“Snakes in the ‘Hood”

The Tanka class tonight at The Met Library here in Atlanta was great.  I didn’t expect to have so much fun.  The class wants to meet again, and they are working on their own tankas. I am so glad we did this, though I was sure that no one would come. LOL!

Lady Nyo

 

 

My beautiful picture

Second half of vandalized mural. Vandalized by religious ignorance.  Pierre Roti, a world famous muralist, did this mural on a blank wall.  Douglas Dean and other political ‘leaders’ led the charge to destroy this mural.

 

This poem is dedicated to  my cousin, Jan Eppinette, in Colorado.  Jan has challenged me to post a nature photo for seven days, but I am no photographer.  Jan is.  So, I will post within this week, nature poems.  Thanks, Jan.  Appreciate what you are doing.

Love, Jane

 

SNAKES IN THE ‘HOOD

 

“When people see a snake, they think a serpent. 

When they think serpent, they see Satan”

….former State Rep. Douglas Dean, who was caught  carrying a packet of cocaine in his wallet.

 

 

Oh, my dear garden snakes,

Run and hide in the leaf litter!

You appear each spring as if birthed from that old stump,

Your beautiful duns and browns and moss greens

Intermingling with last year’s fallen leaves.

 

I remember wearing you as divine jewelry

Around my slender wrists as a child.

You terrified the adults

but transformed me into Cleopatra.

 

I remember a box under my bed

Disturbed by a dust mop,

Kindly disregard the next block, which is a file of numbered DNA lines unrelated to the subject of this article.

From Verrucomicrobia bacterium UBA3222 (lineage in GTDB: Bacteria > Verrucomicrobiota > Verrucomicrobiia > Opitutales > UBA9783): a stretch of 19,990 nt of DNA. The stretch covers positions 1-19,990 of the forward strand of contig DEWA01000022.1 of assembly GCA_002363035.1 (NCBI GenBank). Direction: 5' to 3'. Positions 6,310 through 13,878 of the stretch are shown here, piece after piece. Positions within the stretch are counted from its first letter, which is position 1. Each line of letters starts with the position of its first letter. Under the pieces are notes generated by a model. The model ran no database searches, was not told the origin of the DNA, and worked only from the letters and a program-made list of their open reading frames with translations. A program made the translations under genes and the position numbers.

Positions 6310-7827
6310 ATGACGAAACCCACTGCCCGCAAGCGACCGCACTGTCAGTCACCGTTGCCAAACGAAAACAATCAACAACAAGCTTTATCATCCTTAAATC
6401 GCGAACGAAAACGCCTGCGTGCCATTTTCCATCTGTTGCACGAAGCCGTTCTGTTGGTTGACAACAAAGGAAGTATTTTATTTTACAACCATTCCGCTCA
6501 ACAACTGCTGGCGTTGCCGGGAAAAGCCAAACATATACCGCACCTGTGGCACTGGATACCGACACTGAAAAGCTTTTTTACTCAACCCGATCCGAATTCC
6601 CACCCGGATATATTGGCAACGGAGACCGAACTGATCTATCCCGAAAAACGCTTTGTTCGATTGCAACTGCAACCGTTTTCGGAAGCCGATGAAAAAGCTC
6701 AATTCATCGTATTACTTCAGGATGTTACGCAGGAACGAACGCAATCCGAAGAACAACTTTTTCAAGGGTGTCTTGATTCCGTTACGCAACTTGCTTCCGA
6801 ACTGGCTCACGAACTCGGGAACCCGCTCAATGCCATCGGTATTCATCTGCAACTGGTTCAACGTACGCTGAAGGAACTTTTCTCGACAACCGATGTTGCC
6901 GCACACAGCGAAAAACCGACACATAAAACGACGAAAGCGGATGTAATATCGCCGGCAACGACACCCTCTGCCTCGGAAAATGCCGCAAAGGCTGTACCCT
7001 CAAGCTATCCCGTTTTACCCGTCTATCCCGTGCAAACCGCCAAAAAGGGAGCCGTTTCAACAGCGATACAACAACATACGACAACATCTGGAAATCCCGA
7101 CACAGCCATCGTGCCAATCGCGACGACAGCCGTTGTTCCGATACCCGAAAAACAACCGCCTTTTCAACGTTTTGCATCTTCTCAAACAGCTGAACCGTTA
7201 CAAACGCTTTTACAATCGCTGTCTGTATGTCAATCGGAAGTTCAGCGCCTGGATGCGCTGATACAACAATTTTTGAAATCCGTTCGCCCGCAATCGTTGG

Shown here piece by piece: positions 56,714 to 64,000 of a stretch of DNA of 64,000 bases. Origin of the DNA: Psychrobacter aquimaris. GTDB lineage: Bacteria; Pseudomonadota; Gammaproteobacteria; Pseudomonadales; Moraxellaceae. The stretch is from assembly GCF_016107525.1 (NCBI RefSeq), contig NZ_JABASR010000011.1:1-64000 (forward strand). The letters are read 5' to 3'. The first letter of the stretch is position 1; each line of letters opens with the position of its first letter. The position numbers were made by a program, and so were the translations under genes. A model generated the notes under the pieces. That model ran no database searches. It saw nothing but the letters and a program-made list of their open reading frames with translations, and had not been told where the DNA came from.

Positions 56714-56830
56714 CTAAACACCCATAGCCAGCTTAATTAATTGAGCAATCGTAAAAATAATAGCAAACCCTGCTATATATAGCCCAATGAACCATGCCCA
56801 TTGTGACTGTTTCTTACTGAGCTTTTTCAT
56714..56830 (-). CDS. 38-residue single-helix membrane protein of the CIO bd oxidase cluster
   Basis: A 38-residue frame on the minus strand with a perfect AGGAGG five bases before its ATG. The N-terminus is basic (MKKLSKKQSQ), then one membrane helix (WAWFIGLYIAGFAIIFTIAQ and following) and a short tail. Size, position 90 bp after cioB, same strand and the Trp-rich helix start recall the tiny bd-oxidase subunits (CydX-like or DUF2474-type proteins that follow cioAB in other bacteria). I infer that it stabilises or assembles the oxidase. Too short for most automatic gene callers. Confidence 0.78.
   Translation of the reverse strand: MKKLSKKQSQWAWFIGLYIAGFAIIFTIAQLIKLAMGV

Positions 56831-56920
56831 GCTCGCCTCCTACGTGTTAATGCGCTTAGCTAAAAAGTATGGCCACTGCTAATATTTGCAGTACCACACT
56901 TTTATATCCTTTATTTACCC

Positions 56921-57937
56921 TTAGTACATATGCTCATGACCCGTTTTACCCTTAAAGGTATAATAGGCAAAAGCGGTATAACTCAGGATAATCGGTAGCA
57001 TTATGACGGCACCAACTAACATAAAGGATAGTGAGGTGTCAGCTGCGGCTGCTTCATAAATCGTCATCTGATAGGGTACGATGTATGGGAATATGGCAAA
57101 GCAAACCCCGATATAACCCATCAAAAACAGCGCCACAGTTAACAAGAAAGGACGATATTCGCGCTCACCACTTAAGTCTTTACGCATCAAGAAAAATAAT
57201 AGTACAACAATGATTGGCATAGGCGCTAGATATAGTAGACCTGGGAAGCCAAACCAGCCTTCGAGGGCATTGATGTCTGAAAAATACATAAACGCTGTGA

And a dozen of you slithered out

Felt the 200 year old wooden floors,

Cold on your bellies.

The handler of the dust mop screamed

And I never could find you all.

Did you disappear out that window

Where you would have dropped 30 feet to the ground?

 

I mourned for those missing

And learned adults didn’t have the tolerance

Of children for the miracles of nature.

 

Later I remember eating blackberries from

A stand of rambling bushes,

Warmed by the July sun

Of the North Carolina mountains

And below me a cotton mouth doing the same.

 

I backed up out of fear and respect,

But the blackberries were good

A truce was called,

Enough for both to share.

 

I remember the black racers

That hung in the pine trees

And we, daring each other

To run under them,

Hoping one of us would get squeezed

In your embracing coils

But it never happened-

You knew our game.

 

In other cultures you snakes

Symbolized the umbilical cord

Joining all humans to Mother Earth.

 

In ancient Crete

You were the guardians

Of the Goddess’ great mysteries

Of birth and regeneration.

 

The Hopi Indians

Joined the snake of the Sky Spirit

With the snake of the Earth

And dancing with them in great reverence,

Loosened them into the fields

Where the golden corn was growing

To bless and secure their fertility.

 

 

No garden hoe will touch you,

My dear little garden snakes,

No stoning of your innocence,

I will gather your twine-ing bodies

And lift you above the ignorance of bigotry.

 

They violate their God’s dictates

“Even to the lesser of you amongst us”

And you, without limbs or voice are surely that.

 

If not beloved by God, surely you will be beloved by me.

 

Jane Kohut-Bartels

Copyrighted, 2013

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